Great news: My book, Chicken and Egg is available for pre-order online at Amazon, Barnes & Noble and Borders Books. It’s also available from the Good Cook Book Club and Home Style Book Club. It looks like the earliest you’ll be able to get it will be January 26th. The official release date of January 15th that I mentioned in my last post is apparently the date the book ships to all of the stores. (I’m slowly learning about the publishing world.)
For anyone who wants to pre-order the book and give it as a delayed Christmas present, I have good news as well. Chronicle Books, my publisher, will be printing up cards with an image of the book on the front and a recipe from the book on the back. You’ll be able to wrap up the card with a note that the book will be coming soon. Just drop me a line or give me a call and I’ll be happy to send you as many cards as you need. Also a big thank you to everyone who has already pre-ordered!
The chickens are worrying about the ominous weather report for this weekend. A possibility of a foot of snow in some areas. Hard to believe it was 70ºF on Monday! The chicks are trying to figure out a way to follow the 3 trumpeter swans I saw flying overhead this morning. Beautiful graceful birds running before the storm.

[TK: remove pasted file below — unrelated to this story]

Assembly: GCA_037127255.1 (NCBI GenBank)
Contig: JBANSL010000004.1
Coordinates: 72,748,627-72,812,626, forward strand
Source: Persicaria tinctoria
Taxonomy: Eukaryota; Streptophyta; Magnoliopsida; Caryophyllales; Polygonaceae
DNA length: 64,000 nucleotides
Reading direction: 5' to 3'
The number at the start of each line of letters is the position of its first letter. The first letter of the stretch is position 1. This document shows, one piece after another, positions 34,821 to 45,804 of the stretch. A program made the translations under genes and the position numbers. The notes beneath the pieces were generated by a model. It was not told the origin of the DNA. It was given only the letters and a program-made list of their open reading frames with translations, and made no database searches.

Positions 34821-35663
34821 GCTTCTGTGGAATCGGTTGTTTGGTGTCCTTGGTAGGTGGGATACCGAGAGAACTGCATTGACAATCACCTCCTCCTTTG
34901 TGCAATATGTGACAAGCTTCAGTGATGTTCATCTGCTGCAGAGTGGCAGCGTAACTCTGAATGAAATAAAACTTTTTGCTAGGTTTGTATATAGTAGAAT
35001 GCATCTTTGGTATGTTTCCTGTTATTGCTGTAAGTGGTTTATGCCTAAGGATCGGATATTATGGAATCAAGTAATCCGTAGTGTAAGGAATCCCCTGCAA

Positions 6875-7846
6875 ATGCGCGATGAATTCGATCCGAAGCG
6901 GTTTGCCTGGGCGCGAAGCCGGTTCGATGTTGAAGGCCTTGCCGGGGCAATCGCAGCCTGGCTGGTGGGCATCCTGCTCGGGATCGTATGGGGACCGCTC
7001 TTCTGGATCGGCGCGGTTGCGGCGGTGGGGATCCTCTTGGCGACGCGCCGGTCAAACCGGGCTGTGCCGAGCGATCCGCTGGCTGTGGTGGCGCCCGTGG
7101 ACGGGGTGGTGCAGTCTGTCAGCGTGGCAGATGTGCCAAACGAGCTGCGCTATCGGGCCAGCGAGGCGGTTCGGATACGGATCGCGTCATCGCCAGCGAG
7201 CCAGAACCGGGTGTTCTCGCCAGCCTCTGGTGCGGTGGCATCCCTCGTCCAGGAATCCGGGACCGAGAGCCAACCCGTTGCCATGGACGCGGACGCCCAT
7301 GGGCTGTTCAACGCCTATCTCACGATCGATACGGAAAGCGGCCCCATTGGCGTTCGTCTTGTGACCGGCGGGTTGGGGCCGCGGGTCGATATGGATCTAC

We’re ready for whatever happens this weekend as the last of the deck furniture got put away yesterday and all the leaves have been swept aside. A big pot of soup is cooking and I’m planning to make my favorite Buttery Giant Biscuits. (Recipe below.)
I’m so excited! My book Chicken and Egg, A Memoir of Suburban Homesteading with 125 Recipes is over in China being printed as I write and will be officially released on January 15, 2011.
What a New Year’s present! It’s strange to think that after all the cooking, testing, writing and hard work that went into putting this project together, that I’ll soon have the actual book to hold in my hands.
I’m a little nervous, although I know it’s going to be beautiful. My publisher, Chronicle Books, has done a fantastic job of melding my recipes together with stories of my first year of raising backyard chickens to create this unique cookbook memoir. I hope you’re going to love it.
As more details become clear, I’ll let you know where you can purchase it, if you can pre-order, whether I’ll be signing books and all sorts of other fun things.